Abdullah is a 26-year-old former school teacher of the Rohingya minority from Maungdaw, Rakhine State in Myanmar. He always had passion for writing poems, photography and videography: “I still remember when I bought my first smartphone in 2012. I used to capture landscapes with paddy fields, mountains, streams, animals, bridges, and flowers." Forced to flee from the Myanmar military’s brutal massacre of the Rohingya population, he arrived in Bangladesh in early September 2017 and started working with the Rollywood Rohingya film team making videos re-enacting Rohingya life. Abdullah often supplements his visual expressions with poems: “When I feel alone and remember the memories of Arakan (Rakhine), I try to express my feelings with the language of poetry.”—he says.
Abdullah cherishes his journey as a freelance photographer, videographer and poet documenting the life of refugees in the camp.: “Every person has a personal experience worth documenting and I feel that it is my duty to bring those stories to the outside world through my creativity and my arts”.—he says. Since his arrival in Bangladesh, he has produced several photo-essays and poetry books on different topics.
In 2019, his photographs were published by the Asia Times and in August 2020 he received third prize in the photo series category from the Rohingya Photo Competition. In 2021, he contributed with his poems in a poetry book known as ''Today, Tomorrow, Forever'' published by ''Westword'' in Australia. His photographs have been exhibited at the Human Rights Research and Education Centre in Ottawa and the Oxford Human Rights Festival. Lastly, he has been awarded for his photography and poetry on ''International Art Contest on Statelessness'' organized by Minority Rights Group International, OHCHR, UN & UNHCR in Geneva.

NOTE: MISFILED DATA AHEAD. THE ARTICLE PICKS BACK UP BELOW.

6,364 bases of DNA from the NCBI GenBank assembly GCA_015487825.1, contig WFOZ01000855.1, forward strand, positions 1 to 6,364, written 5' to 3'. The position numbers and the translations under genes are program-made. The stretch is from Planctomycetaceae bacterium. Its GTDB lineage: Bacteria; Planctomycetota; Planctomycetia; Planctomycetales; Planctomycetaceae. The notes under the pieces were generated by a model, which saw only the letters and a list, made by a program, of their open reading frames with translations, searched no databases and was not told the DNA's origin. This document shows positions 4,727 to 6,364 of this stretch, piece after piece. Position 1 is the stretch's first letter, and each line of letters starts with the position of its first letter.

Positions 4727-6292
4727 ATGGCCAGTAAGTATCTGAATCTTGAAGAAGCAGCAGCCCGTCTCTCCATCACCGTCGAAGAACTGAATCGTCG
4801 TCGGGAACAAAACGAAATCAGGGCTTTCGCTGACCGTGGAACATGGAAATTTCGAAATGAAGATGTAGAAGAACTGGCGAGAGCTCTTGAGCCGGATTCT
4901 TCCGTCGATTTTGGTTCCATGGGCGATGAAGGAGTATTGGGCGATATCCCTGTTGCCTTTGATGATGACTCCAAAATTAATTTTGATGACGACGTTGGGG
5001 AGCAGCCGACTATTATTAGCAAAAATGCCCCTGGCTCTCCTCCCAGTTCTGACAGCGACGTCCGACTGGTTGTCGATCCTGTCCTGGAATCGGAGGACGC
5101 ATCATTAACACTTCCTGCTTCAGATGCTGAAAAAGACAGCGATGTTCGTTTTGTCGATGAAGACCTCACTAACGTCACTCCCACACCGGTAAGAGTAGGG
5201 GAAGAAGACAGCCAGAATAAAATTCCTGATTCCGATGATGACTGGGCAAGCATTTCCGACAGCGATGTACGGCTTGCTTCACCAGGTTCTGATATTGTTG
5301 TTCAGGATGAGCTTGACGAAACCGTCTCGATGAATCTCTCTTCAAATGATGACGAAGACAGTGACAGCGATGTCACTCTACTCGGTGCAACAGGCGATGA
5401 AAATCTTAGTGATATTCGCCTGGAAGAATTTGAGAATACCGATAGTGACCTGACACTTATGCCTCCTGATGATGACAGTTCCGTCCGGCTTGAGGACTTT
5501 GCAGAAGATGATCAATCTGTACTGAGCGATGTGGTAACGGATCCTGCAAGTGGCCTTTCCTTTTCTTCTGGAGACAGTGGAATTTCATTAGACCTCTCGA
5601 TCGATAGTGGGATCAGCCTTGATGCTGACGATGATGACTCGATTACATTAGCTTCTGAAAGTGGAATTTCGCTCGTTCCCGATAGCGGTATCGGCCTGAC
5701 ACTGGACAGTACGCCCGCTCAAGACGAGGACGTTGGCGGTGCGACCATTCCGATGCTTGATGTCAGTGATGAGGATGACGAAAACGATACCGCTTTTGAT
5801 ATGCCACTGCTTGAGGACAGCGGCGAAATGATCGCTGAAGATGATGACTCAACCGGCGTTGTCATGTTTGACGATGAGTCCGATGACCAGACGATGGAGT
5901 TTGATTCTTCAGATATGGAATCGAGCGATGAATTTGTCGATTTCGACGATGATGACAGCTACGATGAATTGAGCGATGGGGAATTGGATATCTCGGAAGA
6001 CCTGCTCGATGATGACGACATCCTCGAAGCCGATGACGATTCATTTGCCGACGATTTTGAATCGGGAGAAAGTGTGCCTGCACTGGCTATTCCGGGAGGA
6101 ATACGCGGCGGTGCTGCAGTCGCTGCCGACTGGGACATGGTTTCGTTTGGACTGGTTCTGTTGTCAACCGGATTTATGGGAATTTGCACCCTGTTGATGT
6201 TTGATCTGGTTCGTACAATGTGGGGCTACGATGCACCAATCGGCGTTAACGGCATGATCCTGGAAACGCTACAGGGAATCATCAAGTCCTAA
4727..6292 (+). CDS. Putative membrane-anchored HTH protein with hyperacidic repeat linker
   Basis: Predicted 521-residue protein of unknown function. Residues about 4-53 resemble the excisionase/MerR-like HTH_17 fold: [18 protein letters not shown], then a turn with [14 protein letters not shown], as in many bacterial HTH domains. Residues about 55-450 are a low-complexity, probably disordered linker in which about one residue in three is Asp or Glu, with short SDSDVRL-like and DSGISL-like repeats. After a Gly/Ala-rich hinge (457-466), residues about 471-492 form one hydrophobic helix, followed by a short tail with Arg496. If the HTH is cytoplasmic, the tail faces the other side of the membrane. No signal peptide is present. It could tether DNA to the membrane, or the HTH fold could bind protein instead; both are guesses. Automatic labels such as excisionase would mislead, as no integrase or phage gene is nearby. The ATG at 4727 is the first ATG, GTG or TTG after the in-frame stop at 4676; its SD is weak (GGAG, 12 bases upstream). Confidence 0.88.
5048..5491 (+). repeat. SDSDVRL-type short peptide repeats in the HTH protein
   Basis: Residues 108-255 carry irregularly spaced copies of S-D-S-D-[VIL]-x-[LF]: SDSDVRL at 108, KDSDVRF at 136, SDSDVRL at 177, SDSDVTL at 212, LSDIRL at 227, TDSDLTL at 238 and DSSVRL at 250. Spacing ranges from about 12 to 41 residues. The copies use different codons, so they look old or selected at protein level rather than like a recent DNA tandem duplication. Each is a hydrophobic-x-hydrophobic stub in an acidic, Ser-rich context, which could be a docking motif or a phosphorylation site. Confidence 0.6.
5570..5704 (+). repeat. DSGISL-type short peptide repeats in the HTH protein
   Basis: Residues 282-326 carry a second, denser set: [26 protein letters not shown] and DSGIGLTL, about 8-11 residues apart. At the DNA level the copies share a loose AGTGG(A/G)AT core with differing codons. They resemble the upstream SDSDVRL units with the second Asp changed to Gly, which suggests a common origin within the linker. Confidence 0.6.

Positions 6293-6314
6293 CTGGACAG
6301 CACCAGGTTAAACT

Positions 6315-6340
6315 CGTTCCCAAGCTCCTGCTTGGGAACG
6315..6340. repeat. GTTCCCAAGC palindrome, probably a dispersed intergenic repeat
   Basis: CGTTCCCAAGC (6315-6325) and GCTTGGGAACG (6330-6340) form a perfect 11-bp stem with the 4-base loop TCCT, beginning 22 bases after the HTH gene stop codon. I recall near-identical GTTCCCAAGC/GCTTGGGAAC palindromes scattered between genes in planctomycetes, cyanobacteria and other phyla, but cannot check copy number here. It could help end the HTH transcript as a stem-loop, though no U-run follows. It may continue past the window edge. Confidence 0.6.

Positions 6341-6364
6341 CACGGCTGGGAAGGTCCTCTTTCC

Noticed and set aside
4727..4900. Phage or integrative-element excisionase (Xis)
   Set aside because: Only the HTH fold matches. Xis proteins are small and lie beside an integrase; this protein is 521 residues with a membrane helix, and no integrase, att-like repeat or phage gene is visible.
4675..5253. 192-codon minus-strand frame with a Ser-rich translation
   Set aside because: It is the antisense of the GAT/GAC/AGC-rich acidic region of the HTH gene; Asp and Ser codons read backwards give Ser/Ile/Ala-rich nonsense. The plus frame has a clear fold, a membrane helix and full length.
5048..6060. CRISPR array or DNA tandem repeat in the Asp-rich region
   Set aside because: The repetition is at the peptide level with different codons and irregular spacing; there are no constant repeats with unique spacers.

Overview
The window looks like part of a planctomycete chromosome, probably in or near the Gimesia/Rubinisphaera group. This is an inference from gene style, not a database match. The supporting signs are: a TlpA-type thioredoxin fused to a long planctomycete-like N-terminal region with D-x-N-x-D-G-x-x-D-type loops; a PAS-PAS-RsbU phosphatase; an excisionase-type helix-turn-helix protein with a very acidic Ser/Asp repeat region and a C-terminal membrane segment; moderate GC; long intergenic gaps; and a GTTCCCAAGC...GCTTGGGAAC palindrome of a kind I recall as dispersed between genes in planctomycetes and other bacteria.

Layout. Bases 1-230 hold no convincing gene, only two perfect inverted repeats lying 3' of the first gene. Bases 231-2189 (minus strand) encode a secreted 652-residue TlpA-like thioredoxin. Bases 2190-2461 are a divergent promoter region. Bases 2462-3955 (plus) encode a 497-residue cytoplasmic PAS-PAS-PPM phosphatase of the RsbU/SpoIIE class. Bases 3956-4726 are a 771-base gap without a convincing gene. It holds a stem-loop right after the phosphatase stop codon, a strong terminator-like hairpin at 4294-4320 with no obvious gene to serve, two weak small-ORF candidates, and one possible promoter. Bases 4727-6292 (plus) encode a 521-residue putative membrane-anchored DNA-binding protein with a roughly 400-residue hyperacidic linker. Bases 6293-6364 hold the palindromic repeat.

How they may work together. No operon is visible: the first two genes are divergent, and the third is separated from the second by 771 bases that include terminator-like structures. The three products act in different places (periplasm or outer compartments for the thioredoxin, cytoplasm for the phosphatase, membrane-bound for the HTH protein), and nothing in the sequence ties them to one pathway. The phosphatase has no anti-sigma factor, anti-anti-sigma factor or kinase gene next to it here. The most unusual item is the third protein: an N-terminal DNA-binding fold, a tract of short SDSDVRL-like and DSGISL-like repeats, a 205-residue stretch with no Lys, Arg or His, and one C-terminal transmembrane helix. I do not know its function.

''A Rohingya girl is reading the book ''I am Malala”
I'm not Malala, but I get inspiration from her.
I'm the brave girl who wore strength and bravery when deprived from my own country.
I want to get rid of the obstacles in my life so that I can stand tall.
Someone said, "One pen can change the world"
I also need a pen to change my surroundings, but not without freedom and recognition
"Face of Genocide survivor"
Yes, I can see.
Can see the helplessness
After being expelled from my motherland.
Yes, I can hear.
Can hear the whispering words about refugees.
Yes, I can speak.
Can speak out about my unrecognition.
Leading a meaningless life.
"A Queen in the small shelter''
Mom says, “I’m a princess when I dress up nicely.
I know what it’s like to be a princess.
A princess has no country of her own;
her palace is in a small shelter with a broken roof.
A princess can’t get an education but can only memorise various prohibitions.
A princess can’t run in the open air, but can move through narrow alleys of countless rows of shelters.
There is no guard to protect the princess, but many to snatch away her basic rights.
I know what it’s like to be a princess.
''A Rohingya boy is sitting inside the hole''
Endless blue sky in front of my eyes,
My heart wants to fly.
Wants to find the light in the pages of a new book,
Wants to run in the joy of freedom.
My dreams got lost in the maze,
My wings are bound to the bars of the cage.
Nothing is meant for me,
But a homeless, landless, and rootless vine.
"Rohingya children deserve a better life and a bright future" (© Abdullah)
"With every newly rising sun, Rohingya believe there will be a new day for them where justice will be served" (© Abdullah)
'The shining angel in the dark world' "Many Rohingya girls and women continue the tradition of applying 'Thanakah' which is a common cosmetic form in Myanmar." (© Abdullah)
"A Rohingya old man wears a towel in the winter as he doesn't have warm clothes to wear." (© Abdullah)
"A Rohingya boy with the national flag of Myanmar" Don't call me stateless, My forefathers belonged to Myanmar, My grandparents belonged to Myanmar, My parents were born in Myanmar, and I was born in Myanmar too. I have a country, She is called Myanmar. (© Abdullah)
"A message to the world from a strong Rohingya woman." (© Abdullah)
"These eyes didn't see freedom." (© Abdullah)
Rohingya father teaching his daughter inside their shelter. He says "I want my daughter to be a doctor and serve the community but will there be the opportunity?" (© Abdullah)
"A Rohingya boy walking in the foggy morning" (© Abdullah)
"A group of Rohingya women and girls line up to receive rations. Some times people have to stay in line for hours to get basic necessities." (© Abdullah)
''I have lived my life, now I just dream to die in my homeland'', says a 80 year old Rohingya woman. (© Abdullah)
"A hard working Rohingya young girl carrying bamboo to repair her shelter." (© Abdullah)
"The face of a genocide survivor with tears of heartbreak, hiding a lot of pain inside." (© Abdullah)